On top of that you are expected to get involved with the recruitment process for consultant and other senior roles as well as going on a number of ward visits throughout the year to ensure you really understand what is happening on the group. It is challenging to fit all that in within the 3 days per month suggested for the role, however, it is hugely rewarding.
Advice for women looking to equip themselves with the necessary skills to apply for NED roles
If you are thinking about a NED role in the NHS I would suggest that you start doing your homework about the challenges, and opportunities, the NHS face. The role of a NED is very different to the expectations of an executive role and some NEDs struggle with that transition initially.
I would highly recommend thinking of gaining NED experience with other organisations such as charities and not for profits if you haven’t held a seat on a board before. This gives you a lot of experience of what a board does as well as the expectations. This is a good starting point to then build off for larger NED roles in the future.
Being a board member for the HSJ and NHS Employers’ Women Leaders’ Network
The work of the HSJ (Health Service Journal) and NHS Employers’ women’s Leaders Network is to:
- Empower, encourage and celebrate the skills and talents of both existing and emerging women leaders;
- Identify, encourage and promote good practice in improving opportunities for women to secure board level positions on health and care bodies in public, private, voluntary and third sectors, as well as in nurturing and retaining women of talent those sectors, through means such as mentoring, coaching and shadowing; and
- Scrutinise and challenge bias against women on health and social care boards.
My role within the group is as a board member – to share my experience and knowledge both from a NHS and as an expert in diversity and inclusion. I’m also there to raise the profile of this at a senior level and challenge where I see barriers and bias that hinders women progressing the in the health industry.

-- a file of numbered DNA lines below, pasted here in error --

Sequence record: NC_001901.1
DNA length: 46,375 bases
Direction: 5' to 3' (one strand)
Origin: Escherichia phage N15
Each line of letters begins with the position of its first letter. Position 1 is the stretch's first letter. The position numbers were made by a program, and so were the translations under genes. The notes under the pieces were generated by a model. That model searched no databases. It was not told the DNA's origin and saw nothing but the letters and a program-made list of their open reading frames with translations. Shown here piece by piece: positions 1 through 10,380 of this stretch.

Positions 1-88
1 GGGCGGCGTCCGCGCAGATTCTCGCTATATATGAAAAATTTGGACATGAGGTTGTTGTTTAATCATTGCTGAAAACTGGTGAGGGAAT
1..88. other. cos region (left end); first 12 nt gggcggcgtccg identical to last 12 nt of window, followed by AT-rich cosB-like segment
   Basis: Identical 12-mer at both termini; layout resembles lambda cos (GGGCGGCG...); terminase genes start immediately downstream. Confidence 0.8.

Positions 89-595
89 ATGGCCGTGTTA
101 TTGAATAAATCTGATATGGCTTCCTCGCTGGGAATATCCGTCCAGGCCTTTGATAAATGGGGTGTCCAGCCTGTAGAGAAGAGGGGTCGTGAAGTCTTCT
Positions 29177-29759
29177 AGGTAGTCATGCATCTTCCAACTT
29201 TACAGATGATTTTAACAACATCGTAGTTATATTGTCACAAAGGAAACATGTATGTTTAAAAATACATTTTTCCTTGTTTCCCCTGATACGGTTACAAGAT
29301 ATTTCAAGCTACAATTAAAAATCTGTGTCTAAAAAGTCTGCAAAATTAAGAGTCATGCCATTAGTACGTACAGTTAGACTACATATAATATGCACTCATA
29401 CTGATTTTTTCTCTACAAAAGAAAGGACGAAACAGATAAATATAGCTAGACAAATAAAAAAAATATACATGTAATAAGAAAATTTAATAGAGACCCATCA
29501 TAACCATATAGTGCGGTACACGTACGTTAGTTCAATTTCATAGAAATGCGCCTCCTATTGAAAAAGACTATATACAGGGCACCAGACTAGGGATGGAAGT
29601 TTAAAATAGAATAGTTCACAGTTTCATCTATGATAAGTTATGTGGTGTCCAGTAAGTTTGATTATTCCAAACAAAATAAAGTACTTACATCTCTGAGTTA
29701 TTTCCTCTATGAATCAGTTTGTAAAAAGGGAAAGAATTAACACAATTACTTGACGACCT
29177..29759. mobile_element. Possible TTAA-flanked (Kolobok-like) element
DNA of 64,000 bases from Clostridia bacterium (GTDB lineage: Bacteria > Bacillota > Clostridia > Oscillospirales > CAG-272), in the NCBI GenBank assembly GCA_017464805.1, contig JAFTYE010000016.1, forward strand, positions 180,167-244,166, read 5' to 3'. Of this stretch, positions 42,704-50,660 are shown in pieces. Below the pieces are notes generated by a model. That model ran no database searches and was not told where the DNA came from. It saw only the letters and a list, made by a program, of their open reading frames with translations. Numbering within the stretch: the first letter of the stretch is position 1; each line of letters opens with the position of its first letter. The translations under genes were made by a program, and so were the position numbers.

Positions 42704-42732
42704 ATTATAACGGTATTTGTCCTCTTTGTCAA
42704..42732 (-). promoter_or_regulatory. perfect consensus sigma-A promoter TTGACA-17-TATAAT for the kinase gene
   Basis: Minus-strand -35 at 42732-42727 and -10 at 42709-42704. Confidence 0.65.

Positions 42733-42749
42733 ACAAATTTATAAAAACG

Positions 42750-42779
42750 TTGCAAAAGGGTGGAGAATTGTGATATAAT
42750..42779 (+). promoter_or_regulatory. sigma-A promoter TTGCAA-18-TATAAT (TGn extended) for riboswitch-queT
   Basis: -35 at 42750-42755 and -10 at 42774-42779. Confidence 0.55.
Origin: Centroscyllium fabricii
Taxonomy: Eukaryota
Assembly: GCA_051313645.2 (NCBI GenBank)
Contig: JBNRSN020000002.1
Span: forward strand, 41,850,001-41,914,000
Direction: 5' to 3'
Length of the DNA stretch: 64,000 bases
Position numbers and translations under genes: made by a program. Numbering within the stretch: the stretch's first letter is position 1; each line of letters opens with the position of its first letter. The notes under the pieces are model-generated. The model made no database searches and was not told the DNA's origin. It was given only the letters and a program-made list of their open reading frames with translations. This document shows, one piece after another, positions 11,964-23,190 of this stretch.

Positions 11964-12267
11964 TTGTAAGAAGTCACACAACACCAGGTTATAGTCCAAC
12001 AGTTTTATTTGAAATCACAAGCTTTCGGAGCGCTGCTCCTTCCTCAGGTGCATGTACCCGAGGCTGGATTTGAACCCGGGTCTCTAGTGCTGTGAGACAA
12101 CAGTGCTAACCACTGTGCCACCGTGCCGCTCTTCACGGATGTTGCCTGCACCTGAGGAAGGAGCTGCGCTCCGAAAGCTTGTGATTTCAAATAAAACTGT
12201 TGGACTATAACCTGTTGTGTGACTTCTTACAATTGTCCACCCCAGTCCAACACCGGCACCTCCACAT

The impact of gender pay reporting impact on the NHS
It will be interesting to see how gender pay reporting impacts the NHS. I have been very focused on that subject with my clients and wider work in mind and I know it will have a significant impact in other sectors.
When it comes to the NHS, we do generally have a more structured pay model than many other employers and the pay rises etc. are a key focus for the unions as well as public debate. The Government has recently announced that the Gender Pay reporting that has been under consultation will impact the public sector. Many NHS trusts have reported on their pay data in the past, this will mean that more is expected in the future.
Challenges of improving gender balance alongside broader diversity related challenges in the NHS
The NHS takes diversity and inclusion seriously, both as an employer and as a provider of services. Improving gender balance is one of a number of focus areas for the NHS. There is a huge focus on ethnicity within the NHS as very few boards are truly diverse.
NHS employers do a huge amount of work on supporting NHS trusts to become more diverse and inclusive, there are expectations that we consider diversity and inclusion in every decision that we make as trusts and the impact they will have on both colleagues and patients. There is a huge amount more to do – there is an expectation that this is part of the focus and decision making.
My next steps within my role as an NED within the NHS is to focus on my new role as deputy chair. This comes with increased responsibilities as well as increased responsibilities. Given my professional background I’m very passionate about making the NHS more diverse and inclusive and increasingly encouraging people to take responsibility for the part they play in creating a culture where people want to come and work and, more importantly, a place where people want to stay.